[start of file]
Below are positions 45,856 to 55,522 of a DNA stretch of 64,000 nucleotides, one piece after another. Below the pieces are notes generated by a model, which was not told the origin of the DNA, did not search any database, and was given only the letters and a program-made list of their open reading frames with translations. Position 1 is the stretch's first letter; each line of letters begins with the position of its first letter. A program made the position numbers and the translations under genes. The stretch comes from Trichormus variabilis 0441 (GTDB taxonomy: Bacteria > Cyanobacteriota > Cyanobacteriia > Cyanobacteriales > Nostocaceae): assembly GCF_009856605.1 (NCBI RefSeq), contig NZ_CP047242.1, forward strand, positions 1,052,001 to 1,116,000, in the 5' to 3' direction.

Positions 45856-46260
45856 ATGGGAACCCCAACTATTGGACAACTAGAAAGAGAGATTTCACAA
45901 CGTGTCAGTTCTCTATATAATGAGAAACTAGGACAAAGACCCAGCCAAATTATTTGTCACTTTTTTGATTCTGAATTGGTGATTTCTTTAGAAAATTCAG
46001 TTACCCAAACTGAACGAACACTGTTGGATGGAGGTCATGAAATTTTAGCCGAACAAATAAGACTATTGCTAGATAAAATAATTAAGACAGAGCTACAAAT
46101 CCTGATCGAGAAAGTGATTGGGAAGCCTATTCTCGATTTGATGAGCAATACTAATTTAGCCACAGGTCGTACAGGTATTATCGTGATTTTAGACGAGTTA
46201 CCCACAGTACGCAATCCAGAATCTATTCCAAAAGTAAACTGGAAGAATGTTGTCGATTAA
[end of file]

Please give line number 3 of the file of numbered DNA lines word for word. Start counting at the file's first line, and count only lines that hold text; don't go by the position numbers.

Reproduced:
45856 ATGGGAACCCCAACTATTGGACAACTAGAAAGAGAGATTTCACAA